However, I was happy to see that there was an Amnesty International chapter on campus as they had a booth by the Wilkinson Center with a poster asking students to get involved in supporting the Buddhist monks of Burma. It's nice to know that there are conscientious students who care about Buddhists in Burma and even those who protested Dick Cheney as commencement speaker last April.

But, as I left the campus, the one thing I nearly forgotten about was just how lonely it was there for me. It was the most lonely period of my life. I've never felt as lonely before or since my days at BYU. In fact, there were three songs from that time period that even seemed to illuminate my loneliness: Boyz II Men's "Four Seasons of Loneliness" was a favourite of mine my first semester; "Show Me the Meaning of Being Lonely" by the Backstreet Boys was a favourite of mine the last semester; and Britney Spears sang in "Baby...One More Time": "My loneliness is killing me..."

In retrospect, I don't think I would've experienced the emotional high of Washington Seminar and the enjoyment of hanging out with my small group of friends (Matt Baker, Janell Cerva, Mandy George, Brooke Roberts, and Jantzen Anderson) if I didn't experience nine seasons of loneliness at BYU, searching for a Mormon friend who wouldn't make an issue of my religion, who wouldn't take it as a personal insult that I didn't want to join their faith. I believe I found that on Washington Seminar, but I didn't find it at BYU. My experience is what it was and I did grow spiritually because of it. So, thank you BYU for accepting me as one of your students and for my Bachelor of Arts degree. I'm proud to be an alumni, proud to be a Cougar. Gratitude is what I feel today, rather than a bitter loneliness. I don't know if I'll make a point to visit BYU again, for I feel that my trip accomplished what I set out for: emotional closure on that experience. I can now set out on the path I'm meant to be on, and hopefully set down roots to start my own family, as the Thai Mormon lady advised. God bless her, and most of all, my BYU friends who have kept in touch with me all these years. You are truly a blessing and the best thing about my BYU experience.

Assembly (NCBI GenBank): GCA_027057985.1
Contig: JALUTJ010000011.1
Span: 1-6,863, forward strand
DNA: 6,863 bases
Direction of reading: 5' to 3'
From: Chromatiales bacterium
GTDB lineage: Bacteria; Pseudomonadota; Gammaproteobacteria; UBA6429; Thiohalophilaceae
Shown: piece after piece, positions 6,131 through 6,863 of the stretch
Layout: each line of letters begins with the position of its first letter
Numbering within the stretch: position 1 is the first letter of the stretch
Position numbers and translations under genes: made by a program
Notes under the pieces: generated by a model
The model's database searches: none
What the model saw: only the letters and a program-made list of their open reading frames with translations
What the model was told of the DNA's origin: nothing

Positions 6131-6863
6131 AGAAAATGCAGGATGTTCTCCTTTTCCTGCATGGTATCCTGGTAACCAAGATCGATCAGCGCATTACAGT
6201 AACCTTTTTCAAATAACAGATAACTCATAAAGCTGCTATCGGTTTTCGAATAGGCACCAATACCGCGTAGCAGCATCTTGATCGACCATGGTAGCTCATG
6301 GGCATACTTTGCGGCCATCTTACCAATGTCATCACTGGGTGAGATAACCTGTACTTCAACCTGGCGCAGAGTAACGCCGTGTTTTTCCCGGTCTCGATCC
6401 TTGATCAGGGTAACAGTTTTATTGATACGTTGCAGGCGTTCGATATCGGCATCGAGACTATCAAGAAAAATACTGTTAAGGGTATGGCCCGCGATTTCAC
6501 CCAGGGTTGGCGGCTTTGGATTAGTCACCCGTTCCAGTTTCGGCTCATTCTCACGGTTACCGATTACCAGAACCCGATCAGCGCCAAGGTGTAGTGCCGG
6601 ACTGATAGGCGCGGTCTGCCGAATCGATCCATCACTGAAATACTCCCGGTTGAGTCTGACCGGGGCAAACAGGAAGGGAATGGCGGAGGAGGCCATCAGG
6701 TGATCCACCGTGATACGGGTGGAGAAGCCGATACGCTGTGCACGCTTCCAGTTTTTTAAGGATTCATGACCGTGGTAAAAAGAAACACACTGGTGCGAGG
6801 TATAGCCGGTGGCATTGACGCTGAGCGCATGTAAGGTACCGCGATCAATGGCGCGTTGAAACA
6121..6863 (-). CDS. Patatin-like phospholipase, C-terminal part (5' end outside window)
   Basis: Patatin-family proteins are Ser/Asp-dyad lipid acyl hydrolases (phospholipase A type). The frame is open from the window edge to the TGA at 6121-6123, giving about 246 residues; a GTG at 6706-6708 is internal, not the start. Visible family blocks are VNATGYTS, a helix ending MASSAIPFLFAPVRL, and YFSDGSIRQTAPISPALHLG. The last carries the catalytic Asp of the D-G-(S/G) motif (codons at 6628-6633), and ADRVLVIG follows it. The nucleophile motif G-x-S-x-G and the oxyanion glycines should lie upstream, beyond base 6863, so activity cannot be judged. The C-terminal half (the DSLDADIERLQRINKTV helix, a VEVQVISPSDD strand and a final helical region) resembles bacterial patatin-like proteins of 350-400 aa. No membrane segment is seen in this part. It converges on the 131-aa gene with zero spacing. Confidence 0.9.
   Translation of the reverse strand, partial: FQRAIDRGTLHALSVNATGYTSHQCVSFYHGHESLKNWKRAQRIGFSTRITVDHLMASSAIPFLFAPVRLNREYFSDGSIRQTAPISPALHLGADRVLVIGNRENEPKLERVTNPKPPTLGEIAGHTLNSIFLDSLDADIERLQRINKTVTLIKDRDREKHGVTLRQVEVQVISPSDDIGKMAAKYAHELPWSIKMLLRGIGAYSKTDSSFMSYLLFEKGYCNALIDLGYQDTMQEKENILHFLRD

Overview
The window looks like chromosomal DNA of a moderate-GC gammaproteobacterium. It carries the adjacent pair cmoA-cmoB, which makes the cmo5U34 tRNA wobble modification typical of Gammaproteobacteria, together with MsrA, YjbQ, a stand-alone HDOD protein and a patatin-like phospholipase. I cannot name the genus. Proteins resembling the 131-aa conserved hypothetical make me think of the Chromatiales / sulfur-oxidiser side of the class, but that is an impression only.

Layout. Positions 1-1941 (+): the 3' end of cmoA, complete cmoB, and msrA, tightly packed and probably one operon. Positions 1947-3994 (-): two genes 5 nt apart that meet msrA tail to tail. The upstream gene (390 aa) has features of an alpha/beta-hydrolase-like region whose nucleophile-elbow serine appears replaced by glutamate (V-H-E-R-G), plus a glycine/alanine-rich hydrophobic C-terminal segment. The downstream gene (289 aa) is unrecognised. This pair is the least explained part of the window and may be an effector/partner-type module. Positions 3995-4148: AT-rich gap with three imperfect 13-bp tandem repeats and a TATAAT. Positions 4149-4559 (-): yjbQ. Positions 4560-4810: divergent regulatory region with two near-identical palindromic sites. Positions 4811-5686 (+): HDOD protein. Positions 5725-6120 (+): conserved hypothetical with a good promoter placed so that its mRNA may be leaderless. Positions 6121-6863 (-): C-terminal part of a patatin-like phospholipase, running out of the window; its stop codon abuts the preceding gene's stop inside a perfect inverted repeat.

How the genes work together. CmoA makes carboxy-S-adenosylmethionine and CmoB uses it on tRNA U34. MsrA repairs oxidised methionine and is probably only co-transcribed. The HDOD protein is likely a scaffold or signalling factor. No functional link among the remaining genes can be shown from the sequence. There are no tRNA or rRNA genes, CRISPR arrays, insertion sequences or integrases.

Friday, October 12, 2007

Gore's Crowning Achievement

I've never been much of a morning person, but this morning I was excited to hear who was awarded the Nobel Peace Prize and what an awesome wakeup call to see my former "boss", the best Vice President our nation has ever had, the environmentalist extraordinare Al Gore awarded the most prestigious prize this world has to offer. He now joins a distinguished group of people like Nelson Mandela, Martin Luther King Jr, Aung San Suu Kyi, the Dalai Lama, Woodrow Wilson, Theodore Roosevelt, and Jimmy Carter. I bet even Bill Clinton is gnashing his teeth with envy (it was speculated that he coveted the prize in his quest for peaceful solutions in Ireland and the Middle East).